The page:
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Success in Private: Four Famously Reclusive Authors

By Anne Cullison. Jul 14, 2014. 9:00 AM.

Topics: Legendary Authors, Literature

Author J.D. Salinger, is notable for many reasons, not the least of which is his reclusiveness.  His novel, Catcher in the Rye, was first published July 16, 1951 and has sold over 60 million copies worldwide. While Salinger's work has inspired people worldwide, from teenagers to criminals, it is perhaps the author's isolation that fascinates us the most.

Salinger was not alone in his love of solitude. Here are four other authors who famously spurned the public eye:

Marcel Proust


The French novelist was once a social climber and a fixture in Parisian society. The death of his parents, his brother’s marriage, and finally his own health problems caused Proust to seek a more quiet existence, however. He stopped attending parties and withdrew from the social scene altogether. He soundproofed his studio with cork walls and put up heavy blackout curtains so he could work in total seclusion. It was during this period that he authored his 3,200 page tomb In Search of Lost Time. He lived this way for the last seventeen years of his life. Proust only ventured outside at night and rarely at all during the last three years of his life.

Thomas Pynchon


The American novelist has rarely been photographed, seen, or even interviewed. After his first novel, V, was published to critical acclaim in 1973, he disappeared. In recent years, however, it has been discovered that Pynchon lives quite a normal life in New York City. He shops at neighborhood stores, lunches with other writers, and spends weekends in the country with his family. Interestingly in the last few years he has taken the opportunity to make fun of himself. He has gone so far as to make three animated appearances on The Simpsons, with a bag over his head.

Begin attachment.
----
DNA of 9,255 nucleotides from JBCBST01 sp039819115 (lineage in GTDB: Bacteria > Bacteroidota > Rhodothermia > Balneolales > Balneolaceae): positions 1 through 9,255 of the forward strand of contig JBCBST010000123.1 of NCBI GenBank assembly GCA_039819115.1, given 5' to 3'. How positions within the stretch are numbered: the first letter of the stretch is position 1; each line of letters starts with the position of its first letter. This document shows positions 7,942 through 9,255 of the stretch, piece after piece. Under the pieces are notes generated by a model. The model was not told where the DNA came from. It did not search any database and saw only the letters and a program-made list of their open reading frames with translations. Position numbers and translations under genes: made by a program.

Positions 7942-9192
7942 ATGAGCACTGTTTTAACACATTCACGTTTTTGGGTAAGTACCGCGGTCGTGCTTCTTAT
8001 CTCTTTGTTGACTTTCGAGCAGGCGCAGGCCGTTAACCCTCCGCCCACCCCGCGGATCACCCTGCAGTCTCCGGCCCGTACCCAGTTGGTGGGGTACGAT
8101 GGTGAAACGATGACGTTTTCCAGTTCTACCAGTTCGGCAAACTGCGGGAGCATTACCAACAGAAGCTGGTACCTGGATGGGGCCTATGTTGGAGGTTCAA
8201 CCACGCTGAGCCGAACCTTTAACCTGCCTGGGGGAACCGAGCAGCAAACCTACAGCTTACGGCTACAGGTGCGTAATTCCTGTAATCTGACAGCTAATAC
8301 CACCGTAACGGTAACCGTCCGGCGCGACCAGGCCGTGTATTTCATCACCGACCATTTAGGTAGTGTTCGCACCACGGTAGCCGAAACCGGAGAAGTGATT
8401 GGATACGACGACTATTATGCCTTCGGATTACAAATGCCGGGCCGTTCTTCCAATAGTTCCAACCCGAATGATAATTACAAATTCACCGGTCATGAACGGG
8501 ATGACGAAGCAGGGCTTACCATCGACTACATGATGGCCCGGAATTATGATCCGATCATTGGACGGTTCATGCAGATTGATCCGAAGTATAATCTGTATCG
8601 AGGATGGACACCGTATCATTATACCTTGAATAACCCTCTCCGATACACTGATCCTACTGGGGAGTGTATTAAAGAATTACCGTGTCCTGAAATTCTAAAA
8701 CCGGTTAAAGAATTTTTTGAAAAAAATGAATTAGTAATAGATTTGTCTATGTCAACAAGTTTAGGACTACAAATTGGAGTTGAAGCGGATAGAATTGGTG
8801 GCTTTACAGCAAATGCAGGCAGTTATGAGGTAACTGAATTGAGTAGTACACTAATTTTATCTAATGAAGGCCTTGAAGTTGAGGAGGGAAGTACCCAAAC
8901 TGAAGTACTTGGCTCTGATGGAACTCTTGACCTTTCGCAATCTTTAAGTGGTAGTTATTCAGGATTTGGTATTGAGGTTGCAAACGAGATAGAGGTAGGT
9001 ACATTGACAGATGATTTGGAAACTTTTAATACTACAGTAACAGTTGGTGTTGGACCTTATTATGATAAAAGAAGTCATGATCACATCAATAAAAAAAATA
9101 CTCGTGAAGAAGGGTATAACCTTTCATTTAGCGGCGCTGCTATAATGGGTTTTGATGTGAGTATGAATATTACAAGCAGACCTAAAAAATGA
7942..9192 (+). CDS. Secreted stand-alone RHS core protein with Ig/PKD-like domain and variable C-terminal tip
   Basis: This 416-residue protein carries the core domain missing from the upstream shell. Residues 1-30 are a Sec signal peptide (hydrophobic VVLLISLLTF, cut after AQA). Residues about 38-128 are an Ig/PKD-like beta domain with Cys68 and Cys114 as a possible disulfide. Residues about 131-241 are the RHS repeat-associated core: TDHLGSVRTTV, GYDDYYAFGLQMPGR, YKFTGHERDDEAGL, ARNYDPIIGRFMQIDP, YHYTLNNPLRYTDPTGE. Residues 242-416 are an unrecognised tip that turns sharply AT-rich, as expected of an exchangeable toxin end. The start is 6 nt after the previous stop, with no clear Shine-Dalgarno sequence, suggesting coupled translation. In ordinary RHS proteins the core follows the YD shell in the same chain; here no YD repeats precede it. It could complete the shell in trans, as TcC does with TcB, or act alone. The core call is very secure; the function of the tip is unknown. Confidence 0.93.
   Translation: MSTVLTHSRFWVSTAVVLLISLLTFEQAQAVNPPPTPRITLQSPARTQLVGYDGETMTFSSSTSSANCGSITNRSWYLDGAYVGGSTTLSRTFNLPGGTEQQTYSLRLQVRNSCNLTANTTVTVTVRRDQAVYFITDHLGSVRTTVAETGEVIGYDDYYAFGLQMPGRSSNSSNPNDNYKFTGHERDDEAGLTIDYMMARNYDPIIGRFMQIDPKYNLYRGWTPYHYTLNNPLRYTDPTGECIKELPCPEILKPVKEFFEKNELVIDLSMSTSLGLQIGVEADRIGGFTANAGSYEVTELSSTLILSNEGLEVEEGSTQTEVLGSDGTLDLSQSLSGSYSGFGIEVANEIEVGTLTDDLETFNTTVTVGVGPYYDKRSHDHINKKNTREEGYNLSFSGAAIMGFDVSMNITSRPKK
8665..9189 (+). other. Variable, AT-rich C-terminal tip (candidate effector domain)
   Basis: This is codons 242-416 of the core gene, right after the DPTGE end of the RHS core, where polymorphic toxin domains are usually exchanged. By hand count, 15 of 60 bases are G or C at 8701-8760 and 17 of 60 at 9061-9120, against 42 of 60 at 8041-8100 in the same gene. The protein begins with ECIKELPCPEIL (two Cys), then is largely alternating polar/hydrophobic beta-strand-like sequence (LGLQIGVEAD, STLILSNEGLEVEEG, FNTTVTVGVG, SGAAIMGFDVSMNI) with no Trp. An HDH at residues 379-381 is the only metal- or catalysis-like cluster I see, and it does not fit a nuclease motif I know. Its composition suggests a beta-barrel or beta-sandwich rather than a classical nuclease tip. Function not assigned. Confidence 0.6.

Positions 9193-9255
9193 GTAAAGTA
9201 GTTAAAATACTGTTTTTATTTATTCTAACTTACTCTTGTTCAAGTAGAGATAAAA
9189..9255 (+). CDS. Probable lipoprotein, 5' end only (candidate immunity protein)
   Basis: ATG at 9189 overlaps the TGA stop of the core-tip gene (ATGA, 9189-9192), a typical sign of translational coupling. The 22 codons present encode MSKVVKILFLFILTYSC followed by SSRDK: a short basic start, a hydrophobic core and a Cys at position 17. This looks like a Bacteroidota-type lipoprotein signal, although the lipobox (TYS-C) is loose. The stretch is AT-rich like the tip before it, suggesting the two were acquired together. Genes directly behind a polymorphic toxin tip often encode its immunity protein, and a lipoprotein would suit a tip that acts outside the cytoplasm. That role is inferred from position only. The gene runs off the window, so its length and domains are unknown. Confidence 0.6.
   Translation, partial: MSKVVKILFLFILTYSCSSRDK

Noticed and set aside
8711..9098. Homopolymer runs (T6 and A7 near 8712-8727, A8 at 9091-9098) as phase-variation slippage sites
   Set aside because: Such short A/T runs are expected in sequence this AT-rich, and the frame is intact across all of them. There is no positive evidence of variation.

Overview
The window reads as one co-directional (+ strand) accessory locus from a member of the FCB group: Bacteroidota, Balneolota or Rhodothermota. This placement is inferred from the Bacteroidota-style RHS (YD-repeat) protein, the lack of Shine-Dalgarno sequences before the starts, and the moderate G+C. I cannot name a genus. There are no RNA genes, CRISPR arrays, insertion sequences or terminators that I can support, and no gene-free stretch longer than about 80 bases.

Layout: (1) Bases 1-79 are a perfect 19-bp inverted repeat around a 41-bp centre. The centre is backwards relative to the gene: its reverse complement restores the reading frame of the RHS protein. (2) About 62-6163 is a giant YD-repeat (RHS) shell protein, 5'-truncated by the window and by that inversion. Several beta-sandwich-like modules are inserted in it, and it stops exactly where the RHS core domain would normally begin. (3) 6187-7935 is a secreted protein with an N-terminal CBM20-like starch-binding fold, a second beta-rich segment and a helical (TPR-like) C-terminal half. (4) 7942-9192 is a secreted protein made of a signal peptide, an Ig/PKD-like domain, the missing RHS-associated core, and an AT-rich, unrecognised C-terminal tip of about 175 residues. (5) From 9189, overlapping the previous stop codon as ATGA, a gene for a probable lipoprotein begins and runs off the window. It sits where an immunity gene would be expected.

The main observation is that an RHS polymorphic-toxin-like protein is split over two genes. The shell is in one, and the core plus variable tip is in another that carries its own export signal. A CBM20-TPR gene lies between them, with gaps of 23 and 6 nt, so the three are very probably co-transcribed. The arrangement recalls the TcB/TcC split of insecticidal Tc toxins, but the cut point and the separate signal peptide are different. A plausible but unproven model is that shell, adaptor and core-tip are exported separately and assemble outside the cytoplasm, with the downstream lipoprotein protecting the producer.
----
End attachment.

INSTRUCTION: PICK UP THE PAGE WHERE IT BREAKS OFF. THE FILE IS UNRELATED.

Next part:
Cormac McCarthy

The American novelist, playwright, and screenwriter has written ten novels, beginning with 1965’s The Orchard Keeper. It wasn’t until the publication of All the Pretty Horses in 1992, however, that McCarthy began to receive much critical acclaim. He shuns television and other writers, because as he puts it, “he prefers the company of scientists to other writers.” After his novel The Road was selected as an Oprah’s Book Club pick, he agreed to be on her show in the second interview of his career.

Emily Dickinson


This American poet is easily the most reclusive on our list. Following the death of several mentors early in her life, she fell into a deep depression.  She returned to her family’s home and began to care for her ailing mother and her house. Some speculate that she did not leave the homestead itself for the last 20 years of her life. She wrote prolifically, however. During her life she wrote more than eighteen hundred poems, yet fewer than a dozen were published during her lifetime. After her death, her books of carefully crafted poems were found and published in 1955 as Dickenson’s Complete Poems.

Anne Cullison
Lover of all things books. Spends her time chasing three rambunctious children and enjoys picking up books to read as soon as they fall asleep.


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